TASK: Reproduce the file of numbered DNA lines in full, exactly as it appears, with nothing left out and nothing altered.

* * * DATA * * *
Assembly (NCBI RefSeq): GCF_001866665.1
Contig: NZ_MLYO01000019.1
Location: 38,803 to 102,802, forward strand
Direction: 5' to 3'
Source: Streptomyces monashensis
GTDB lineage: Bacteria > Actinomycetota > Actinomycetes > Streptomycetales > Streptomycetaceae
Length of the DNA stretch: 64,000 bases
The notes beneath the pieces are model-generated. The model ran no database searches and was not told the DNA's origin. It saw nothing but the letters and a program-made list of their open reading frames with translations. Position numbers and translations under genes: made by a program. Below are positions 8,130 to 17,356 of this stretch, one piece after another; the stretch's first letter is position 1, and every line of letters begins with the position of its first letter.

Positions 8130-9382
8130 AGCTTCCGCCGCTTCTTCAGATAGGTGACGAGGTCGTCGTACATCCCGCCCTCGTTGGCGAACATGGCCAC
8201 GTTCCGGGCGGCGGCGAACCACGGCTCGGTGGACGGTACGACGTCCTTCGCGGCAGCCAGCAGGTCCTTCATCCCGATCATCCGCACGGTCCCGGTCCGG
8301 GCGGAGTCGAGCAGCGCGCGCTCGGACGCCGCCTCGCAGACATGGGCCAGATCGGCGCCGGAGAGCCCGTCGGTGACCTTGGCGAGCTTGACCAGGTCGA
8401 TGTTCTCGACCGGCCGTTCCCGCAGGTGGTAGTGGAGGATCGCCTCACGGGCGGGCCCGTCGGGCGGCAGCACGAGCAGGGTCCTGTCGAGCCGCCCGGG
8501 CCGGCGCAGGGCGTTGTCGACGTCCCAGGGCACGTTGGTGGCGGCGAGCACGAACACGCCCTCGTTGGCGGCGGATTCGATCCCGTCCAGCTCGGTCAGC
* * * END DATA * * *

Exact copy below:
Assembly (NCBI RefSeq): GCF_001866665.1
Contig: NZ_MLYO01000019.1
Location: 38,803 to 102,802, forward strand
Direction: 5' to 3'
Source: Streptomyces monashensis
GTDB lineage: Bacteria > Actinomycetota > Actinomycetes > Streptomycetales > Streptomycetaceae
Length of the DNA stretch: 64,000 bases
The notes beneath the pieces are model-generated. The model ran no database searches and was not told the DNA's origin. It saw nothing but the letters and a program-made list of their open reading frames with translations. Position numbers and translations under genes: made by a program. Below are positions 8,130 to 17,356 of this stretch, one piece after another; the stretch's first letter is position 1, and every line of letters begins with the position of its first letter.

Positions 8130-9382
8130 AGCTTCCGCCGCTTCTTCAGATAGGTGACGAGGTCGTCGTACATCCCGCCCTCGTTGGCGAACATGGCCAC
8201 GTTCCGGGCGGCGGCGAACCACGGCTCGGTGGACGGTACGACGTCCTTCGCGGCAGCCAGCAGGTCCTTCATCCCGATCATCCGCACGGTCCCGGTCCGG
8301 GCGGAGTCGAGCAGCGCGCGCTCGGACGCCGCCTCGCAGACATGGGCCAGATCGGCGCCGGAGAGCCCGTCGGTGACCTTGGCGAGCTTGACCAGGTCGA
8401 TGTTCTCGACCGGCCGTTCCCGCAGGTGGTAGTGGAGGATCGCCTCACGGGCGGGCCCGTCGGGCGGCAGCACGAGCAGGGTCCTGTCGAGCCGCCCGGG
8501 CCGGCGCAGGGCGTTGTCGACGTCCCAGGGCACGTTGGTGGCGGCGAGCACGAACACGCCCTCGTTGGCGGCGGATTCGATCCCGTCCAGCTCGGTCAGC